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Updated: April 3, 2021
The Best Kid-Friendly Hotels in Kyoto
A great hotel within walking distance of many of Kyoto’s top sights. Large Japanese style rooms are great for families. Bathrobes and slippers are provided for the beautiful Japanese bath.
- Seikoro Ryokan
The most luxurious and traditional Kyoto ryokan that accepts children. Breakfast and dinner is included in room rate.
- Hotel Kanra Kyoto
I love this place. A trendy mix of ryokan and modern hotel. Twin rooms sleep a family of 5 with 2 western beds and 3 tatami futons.
- Village Kyoto
Japanese-style rooms sleep family of 4 or 5.
- Kyoto Ryokan Kinoe
Japense-style family rooms sleep up to 5.
- Nishiyama Ryokan
Japanese-style deluxe rooms sleep up to 5.
Luxury tatami rooms sleep up to 6.
- Matsubaya Ryokan
Japanese style deluxe and family rooms (both with kitchens) sleep 3 to 5. Close to train station.
- Fujitaya Kyoto
Budget hotel with inexpensive triple rooms.
- Kyoto Travel Guide
- Best Hotels in Kyoto
- Where to Stay in Kyoto
- Best Things to Do in Kyoto
- Best Time to Visit Kyoto
- Tokyo Travel Guide
- Best Hotels in Tokyo
- Best Hotels for Families in Tokyo
- Best Budget Hotels in Tokyo
- Best Hotels with Pools in Tokyo
- Tokyo Hotel Map
- Where to Stay in Tokyo
- Best Things to Do in Tokyo
- Tokyo with Kids
- Best Time to Visit Tokyo
- Best Ryokan in Japan
Love your blog.
My wife and I are planning a long 4-6 week trip with our 2-year-old in September/October.
We are torn between Japan, Southeast Asia, and Greece/Italy. You seem to have spent a lot of time in all three so I thought I’d ask you some questions…
1) We’re intrigued by Japan — we’ve never been and it seems fascinating and new — but it doesn’t exactly seem relaxing, and a long family trip seems like a great opportunity to unplug a bit. Outside of Tokyo and Kyoto, etc, are there recommendations you’d make for how a trip like that might be more slow-paced?
2) How severe is monsoon season in Southeast Asia during that time in your experience? Is the heat and rain with a two-year-old a pain in the ass?
3) What would you say are the most kid friendly locations in Southern Italy and Greece? We love beaches of course but we can’t do that every day. Which towns and places are the most fun to wander and get into adventures with a young toddler in your experience?
4) Lastly — we don’t get this amount of time off very often, and we’re looking for a memorable time. If you were gonna vote for one of our options, which would YOU vote for?
The weather in SE Asia during that time is monsoon in some places (e.g. Thailand) and wonderful in other areas (e.g. Bali). Tokyo and Kyoto are great and if you planned to rent a short-term apartment and settle in for an extend stay, then yeah, that would be fun – but 4 to 6 weeks could also seem too long for just that region and you might wish you went somewhere else. My first choice would be a mix of Southern Italy and the Greek Islands – the weather will be great (until mid-October) and the region has a great kid-friendly vibe.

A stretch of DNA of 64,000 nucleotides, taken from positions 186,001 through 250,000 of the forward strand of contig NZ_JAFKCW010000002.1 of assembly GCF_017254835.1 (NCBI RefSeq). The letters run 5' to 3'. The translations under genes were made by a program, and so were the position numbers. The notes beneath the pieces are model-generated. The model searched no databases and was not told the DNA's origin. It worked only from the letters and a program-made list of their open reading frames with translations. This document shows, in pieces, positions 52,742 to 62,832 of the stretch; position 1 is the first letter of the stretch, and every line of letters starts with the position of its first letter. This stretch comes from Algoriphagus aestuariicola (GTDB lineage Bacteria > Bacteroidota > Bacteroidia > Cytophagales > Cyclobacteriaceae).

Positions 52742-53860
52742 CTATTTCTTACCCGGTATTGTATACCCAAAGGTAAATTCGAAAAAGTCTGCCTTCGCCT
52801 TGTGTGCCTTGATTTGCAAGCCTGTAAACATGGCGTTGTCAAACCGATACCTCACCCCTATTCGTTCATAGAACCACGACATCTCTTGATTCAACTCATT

Thanks so much for the suggestions!
Do you have any ‘tour’ recommendations? I took advantage of a super cheap fare and booked a last minute trip with my 11 and almost 9 year old during cherry blossom season. Not surprisingly, I’m having trouble finding a tour. Did you guys do a tour? And would you recommend your guide?
Kyoto is famous for its cherry blossoms, so much so that many temples and gardens have later closing hours and evening illuminations during the season, making them easy to see on your own (expect crowds, however, though that can be considered part of the cultural experience; the Kyoto tourist office in Kyoto Station has a list of participating venues). Philosopher’s Pathway, along a canal lined with cherry trees, is probably Kyoto’s most famous place for a stroll.
For general tour companies, JTB is Japan’s largest travel agency and offers guided day tours in Kyoto, including half-day and full-day tours that can take you to iconic temples, shrines, and other World Heritage Sites. Kyoto Daily Tours is a local company that provides personalized, more intimate tours, with pickup at your hotel and using public transportation and walking. You can also hire a private taxi with an English-speaking guide for city tours, like MT Taxi.
There are also guided cycling tours of the city offered by Kyoto Cycling Tour Project, with six locations in town also for bike rentals.
Finally, you can also opt for walking tours, which are cheaper. WaRaiDo offers a 5-hour walking tour that departs from in front of Kyoto Station for ¥2,000 (children of your ages are free), as well as a 2-hour night tour of Gion’s famous Geisha district for ¥1,000 per participant. Both are held Monday, Wednesday, and Friday, and no reservations required. Your kids might also like Cool Kyoto Walking Tour, led by an entertaining man who calls himself the last samurai, but it’s held only on Saturdays.